|Almost there and almost not|
Author: Urban, Linda
When her father goes away, eleven-year-old California "Callie" Poppy winds up with her eccentric Great-Aunt Monica and their ancestor, the once-famous etiquette expert Eleanor Fontaine, now a hypersensitive ghost.
|Accelerated Reader Information:|
Interest Level: MG
Reading Level: 5.30
Points: 6.0 Quiz: 511500
School Library Journal (04/09/21)
The Bulletin of the Center for Children's Books (00/04/21)
Full Text Reviews:
School Library Journal - 04/09/2021 Gr 4 Up—In this poignant tale of dealing with ghosts, both literal and figurative, 11-year-old California Poppy, who is white, hasn't had it easy; her mom died a few years ago, and her dad isn't very attentive. Now her dad has an opportunity to earn some money in Alaska—but that's no place for a girl, according to him, so California is sent to one aunt, and then another while he's away. As California gets settled in at her Great-Aunt Monica's house, she discovers some unique housemates: the ghost of her ancestor, Eleanor; a famous etiquette expert; and Dog, another ghost, who brings her scraps of paper on which mysterious notes are written. Soon, California is helping Great-Aunt Monica, learning how to write proper letters from Eleanor, and playing with Dog. Things seem pretty great, but California knows it could all change if she has to leave again. This tale of friendly ghosts is more appropriate for fans of realistic fiction than spooky stories; the text, sprinkled with California's letters to everyone from her Aunt Isabel to a tampon company, infuses the text with the girl's personality. California blossoms from a girl with low self-esteem into someone who believes in herself, her talents, and her family's love. Urban's gentle treatment of tough topics like loss, neglect, and alcoholism makes them accessible for younger readers. VERDICT Characters shine in this story of unlikely friendships and familial love; a solid addition to any middle grade collection.—Alison Glass, Dwight Sch. Lib., New York, NY - Copyright 2021 Publishers Weekly, Library Journal and/or School Library Journal used with permission.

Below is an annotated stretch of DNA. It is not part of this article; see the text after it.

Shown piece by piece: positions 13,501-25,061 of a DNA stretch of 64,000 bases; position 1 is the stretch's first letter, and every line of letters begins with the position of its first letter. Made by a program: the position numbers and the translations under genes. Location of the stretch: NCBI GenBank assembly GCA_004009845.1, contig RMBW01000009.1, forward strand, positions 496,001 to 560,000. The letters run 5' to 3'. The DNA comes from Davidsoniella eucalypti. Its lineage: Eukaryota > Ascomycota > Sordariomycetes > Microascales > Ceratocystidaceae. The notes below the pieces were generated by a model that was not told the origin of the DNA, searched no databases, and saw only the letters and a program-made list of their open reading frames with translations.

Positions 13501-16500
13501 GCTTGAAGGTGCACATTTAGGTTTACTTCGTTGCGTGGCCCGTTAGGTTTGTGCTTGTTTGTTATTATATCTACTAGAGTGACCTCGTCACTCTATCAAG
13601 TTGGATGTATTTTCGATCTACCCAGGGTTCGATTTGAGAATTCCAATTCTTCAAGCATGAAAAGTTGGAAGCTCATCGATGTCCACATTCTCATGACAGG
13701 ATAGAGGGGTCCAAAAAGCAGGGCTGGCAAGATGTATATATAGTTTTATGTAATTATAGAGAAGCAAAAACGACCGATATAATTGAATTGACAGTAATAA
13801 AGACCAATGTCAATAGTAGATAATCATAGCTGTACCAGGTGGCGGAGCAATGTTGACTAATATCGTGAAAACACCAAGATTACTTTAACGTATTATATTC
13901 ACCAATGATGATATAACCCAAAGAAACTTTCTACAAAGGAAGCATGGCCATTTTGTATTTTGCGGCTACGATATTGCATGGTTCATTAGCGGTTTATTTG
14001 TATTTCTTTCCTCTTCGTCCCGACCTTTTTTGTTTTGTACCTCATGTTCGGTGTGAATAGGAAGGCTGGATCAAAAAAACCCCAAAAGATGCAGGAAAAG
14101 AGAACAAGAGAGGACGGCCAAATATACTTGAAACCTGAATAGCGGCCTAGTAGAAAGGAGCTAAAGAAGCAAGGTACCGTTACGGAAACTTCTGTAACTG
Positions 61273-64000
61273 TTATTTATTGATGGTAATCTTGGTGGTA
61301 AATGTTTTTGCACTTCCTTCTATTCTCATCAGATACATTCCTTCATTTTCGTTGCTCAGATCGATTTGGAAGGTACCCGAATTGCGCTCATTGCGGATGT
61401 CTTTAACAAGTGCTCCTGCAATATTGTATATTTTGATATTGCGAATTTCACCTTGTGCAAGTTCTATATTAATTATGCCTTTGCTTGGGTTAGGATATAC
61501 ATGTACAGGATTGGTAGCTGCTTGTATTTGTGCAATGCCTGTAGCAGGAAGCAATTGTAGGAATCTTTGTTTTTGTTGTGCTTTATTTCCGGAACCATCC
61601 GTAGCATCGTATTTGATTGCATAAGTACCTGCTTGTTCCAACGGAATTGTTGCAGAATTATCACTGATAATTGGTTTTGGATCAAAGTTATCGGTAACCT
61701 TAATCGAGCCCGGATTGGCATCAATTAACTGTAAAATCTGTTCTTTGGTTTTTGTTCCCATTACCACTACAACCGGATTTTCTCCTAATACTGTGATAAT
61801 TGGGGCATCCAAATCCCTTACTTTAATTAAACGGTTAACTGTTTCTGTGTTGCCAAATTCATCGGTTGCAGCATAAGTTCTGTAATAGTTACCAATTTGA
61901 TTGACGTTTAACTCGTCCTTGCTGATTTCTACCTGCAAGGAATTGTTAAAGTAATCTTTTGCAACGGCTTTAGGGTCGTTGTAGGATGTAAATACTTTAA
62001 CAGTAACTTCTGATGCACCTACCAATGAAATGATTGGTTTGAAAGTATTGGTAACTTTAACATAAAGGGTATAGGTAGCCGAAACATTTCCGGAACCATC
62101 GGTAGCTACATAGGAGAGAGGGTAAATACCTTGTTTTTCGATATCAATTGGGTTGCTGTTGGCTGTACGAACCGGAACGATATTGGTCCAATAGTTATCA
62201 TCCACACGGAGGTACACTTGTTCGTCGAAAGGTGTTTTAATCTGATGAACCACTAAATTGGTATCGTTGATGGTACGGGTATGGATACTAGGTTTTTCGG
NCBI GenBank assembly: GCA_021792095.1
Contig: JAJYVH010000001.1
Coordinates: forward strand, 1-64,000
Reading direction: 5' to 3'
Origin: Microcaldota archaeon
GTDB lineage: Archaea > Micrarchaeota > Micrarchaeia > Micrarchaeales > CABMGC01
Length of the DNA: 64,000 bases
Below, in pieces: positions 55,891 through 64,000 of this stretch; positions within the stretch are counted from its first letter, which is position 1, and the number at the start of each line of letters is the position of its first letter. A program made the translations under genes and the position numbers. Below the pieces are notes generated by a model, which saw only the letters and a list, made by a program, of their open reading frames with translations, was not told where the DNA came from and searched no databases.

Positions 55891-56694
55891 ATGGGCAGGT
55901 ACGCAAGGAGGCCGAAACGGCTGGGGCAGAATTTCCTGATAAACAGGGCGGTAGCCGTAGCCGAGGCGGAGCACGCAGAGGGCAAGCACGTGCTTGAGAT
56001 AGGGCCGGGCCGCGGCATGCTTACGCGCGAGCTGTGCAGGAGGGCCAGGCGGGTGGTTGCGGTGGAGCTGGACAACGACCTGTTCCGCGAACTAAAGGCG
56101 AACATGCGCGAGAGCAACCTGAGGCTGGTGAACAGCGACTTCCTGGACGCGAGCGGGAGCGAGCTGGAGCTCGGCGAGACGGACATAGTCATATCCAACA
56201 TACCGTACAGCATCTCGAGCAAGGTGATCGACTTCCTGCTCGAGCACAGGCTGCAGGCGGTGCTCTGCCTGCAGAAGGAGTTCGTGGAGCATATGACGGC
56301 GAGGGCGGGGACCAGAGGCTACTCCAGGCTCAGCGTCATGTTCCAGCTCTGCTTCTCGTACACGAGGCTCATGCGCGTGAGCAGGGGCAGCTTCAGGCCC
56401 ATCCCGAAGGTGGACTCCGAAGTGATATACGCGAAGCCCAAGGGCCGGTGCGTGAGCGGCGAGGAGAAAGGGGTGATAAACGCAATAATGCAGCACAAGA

Booklist - 04/15/2021 Shortly after Callie’s single-parent father drops her off at Aunt Isabelle’s house in Minnesota, the 11-year-old is passed along to Aunt Monica in Michigan instead. Grieving since her husband’s death, Aunt Monica attempts to rise to the occasion, enlisting the girl’s help in researching the life of her husband’s great-great-great-aunt Eleanor, an etiquette-guide writer. The book’s title refers to its two semitransparent ghost characters: Eleanor and her dog. Only Callie sees and interacts with them, and eventually they depart. In the meantime, Aunt Monica has come to a decision. Pulling herself out of her period of mourning, she steps up to become the stable, loving guardian that Callie has needed all along. Urban depicts her main character, motherless since she was seven, as a forthright girl with low expectations and a high degree of resilience. As the story’s narrator, Callie is open with readers about her actions and conversations with those around her, but her backstory (including her father’s alcoholism) emerges more slowly. This original middle-grade novel is sometimes amusing and, in the end, moving. - Copyright 2021 Booklist.